“I felt like the planet earth had broken up with me”: Quentin Tarantino Was Humiliated and Depressed After His First Big Flop Until Help Came From an Unexpected Source

Quentin Tarantino Was Humiliated and Depressed After His First Big Flop Until Help Came From an Unexpected Source
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Quentin Tarantino is one of the most renowned directors, known for his distinct style of filmmaking involving extended use of strong language and violent action sequences. With movies like Reservoir Dogs, Pulp Fiction, Kill Bill, and Inglorious Bastards, he is both a critically and commercially successful face of Hollywood. But the director had a tough time when his 2007 movie failed miserably at the box office.

Quentin Tarantino
Quentin Tarantino

Released as a part of a double feature titled Grindhouse, Tarantino’s Death Proof is considered to be the worst Quentin Tarantino movie. Although the filmmaker’s worst movie is also superior to most other works, it had a huge impact on him until another director entered into the narrative and uplifted him from that condition.

Also Read: “I don’t want to be one of those guys”: Taylor Sheridan Vowed Never to Become Like Clint Eastwood and Quentin Tarantino After Finding ‘Yellowstone’ Success


Who helped Quentin Tarantino at his lowest?

Tony Scott
The Late director Tony Scott

It is the late English filmmaker Tony Scott who came to help Quentin Tarantino at a time when the Pulp Fiction director saw his career in a very bad position. In a double feature organized by Backstory’s Jeff Goldsmith at the LA Film School in Hollywood to pay tribute to the late director, Tarantino revealed how the Top Gun director came to his rescue.

It was after the release of the 60-year-old filmmaker’s Death Proof. Released alongside Robert Rodriguez’s Planet Terror as a part of the double feature Grindhouse domestically and as separate movies internationally, none of them worked. Despite moderate to positive reviews, it was a commercial failure.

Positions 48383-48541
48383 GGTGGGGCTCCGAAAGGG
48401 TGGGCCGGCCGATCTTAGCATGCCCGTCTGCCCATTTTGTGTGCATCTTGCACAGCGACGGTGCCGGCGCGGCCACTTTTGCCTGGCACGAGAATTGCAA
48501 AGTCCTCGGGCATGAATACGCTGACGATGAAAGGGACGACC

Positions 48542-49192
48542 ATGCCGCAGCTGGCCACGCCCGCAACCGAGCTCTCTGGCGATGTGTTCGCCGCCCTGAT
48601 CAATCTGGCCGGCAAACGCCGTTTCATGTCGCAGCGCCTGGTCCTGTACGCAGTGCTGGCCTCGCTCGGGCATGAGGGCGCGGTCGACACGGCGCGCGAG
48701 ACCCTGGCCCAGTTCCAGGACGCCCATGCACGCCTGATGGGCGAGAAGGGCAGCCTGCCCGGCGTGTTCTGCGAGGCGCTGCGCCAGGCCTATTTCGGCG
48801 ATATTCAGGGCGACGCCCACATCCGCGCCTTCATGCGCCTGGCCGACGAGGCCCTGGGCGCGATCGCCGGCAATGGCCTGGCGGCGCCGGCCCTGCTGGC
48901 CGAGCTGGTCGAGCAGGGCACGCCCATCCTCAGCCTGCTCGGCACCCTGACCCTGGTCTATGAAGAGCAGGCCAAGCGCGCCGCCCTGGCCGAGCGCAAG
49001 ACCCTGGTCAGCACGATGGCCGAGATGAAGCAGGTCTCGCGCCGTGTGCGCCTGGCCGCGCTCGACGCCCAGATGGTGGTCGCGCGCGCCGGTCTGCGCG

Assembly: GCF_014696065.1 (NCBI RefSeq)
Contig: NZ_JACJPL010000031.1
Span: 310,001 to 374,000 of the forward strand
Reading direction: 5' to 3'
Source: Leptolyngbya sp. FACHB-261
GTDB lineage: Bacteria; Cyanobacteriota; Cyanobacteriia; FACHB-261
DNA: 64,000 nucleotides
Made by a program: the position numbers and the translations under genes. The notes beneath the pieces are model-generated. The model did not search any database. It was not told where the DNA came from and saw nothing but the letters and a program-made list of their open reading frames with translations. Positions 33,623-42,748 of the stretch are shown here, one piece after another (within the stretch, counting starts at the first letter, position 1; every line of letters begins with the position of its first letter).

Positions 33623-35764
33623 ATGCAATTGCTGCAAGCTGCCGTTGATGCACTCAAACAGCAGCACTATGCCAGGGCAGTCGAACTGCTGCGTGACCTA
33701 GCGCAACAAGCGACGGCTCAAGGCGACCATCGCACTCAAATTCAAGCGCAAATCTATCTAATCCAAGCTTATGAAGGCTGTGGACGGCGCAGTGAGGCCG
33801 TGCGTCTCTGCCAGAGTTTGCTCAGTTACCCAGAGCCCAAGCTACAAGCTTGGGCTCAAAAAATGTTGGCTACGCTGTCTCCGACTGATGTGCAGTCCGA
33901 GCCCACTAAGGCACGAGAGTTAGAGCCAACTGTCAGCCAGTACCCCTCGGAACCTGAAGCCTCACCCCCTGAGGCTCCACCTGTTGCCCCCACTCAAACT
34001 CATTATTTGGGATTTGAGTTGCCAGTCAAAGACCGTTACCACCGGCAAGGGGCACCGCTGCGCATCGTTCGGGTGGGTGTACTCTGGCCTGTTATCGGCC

Death Proof
A still from Death Proof

Also Read: “I came back from the hospital in a neck brace”: Uma Thurman Accused Quentin Tarantino of Trying to Kill Her after Near-Fatal Injury


Reportedly, Death Proof is the most unsuccessful movie in the Oscar-winning director’s career. While speaking about Tony Scott, Quentin Tarantino revealed that he was completely broken after the movie – “I was feeling pretty bad. I felt like the planet Earth had broken up with me.” His True Romance collaborator got his back and assured him that the next one would be better.

The Once Upon a Time in Hollywood director was also taught a valuable lesson by Tony Scott who advised him to feel lucky that he can do the job the way he wants to no matter whether people show up or not- “Maybe people don’t show up. But you’re able to do the work you want to do.”

Also Read: “I loved his sh-t”: Quentin Tarantino Was Reduced To Tears After Watching Late Director Tony Scott’s Film, Claimed “He never got respect”


Quentin Tarantino loved Tony Scott’s works

True Romance
Tarantino wrote the screenplay of Tony Scott’s True Romance

Quentin Tarantino collaborated with Ridley Scott’s brother on the project True Romance where the Jackie Brown director wrote the screenplay for the 1993 film. According to the filmmaker, the script was not the same as he submitted and was altered in some places but he was not displeased as it not only improved the movie but also resulted in a critical and commercial success.

Also Read: “I need a real French black guy”: Quentin Tarantino Shut Down His “Go-To Guy” Samuel L Jackson After He Begged Director For a Part in Brad Pitt Movie

Tarantino also spoke highly about the late director and expressed his love and admiration by stating- “I loved his sh*t”. Scott was a role model for him and Tarantino admitted that he can never stop praising Scott. He also added that the latter never got the admiration he deserved from the people.


Death Proof can be streamed on Apple TV+.

Source: IndieWire 


Written by Subham Mandal

Articles Published: 1124

Subham Mandal is currently working as a content writer for FandomWire with an ardent interest in the world of pop culture. He has written more than 1000 articles on different spheres of modern pop culture and is currently pursuing a Bachelor of Arts degree in English. He’s also an experienced student journalist having demonstrated work experience with the Times of India. He aspires to be a column writer in the future.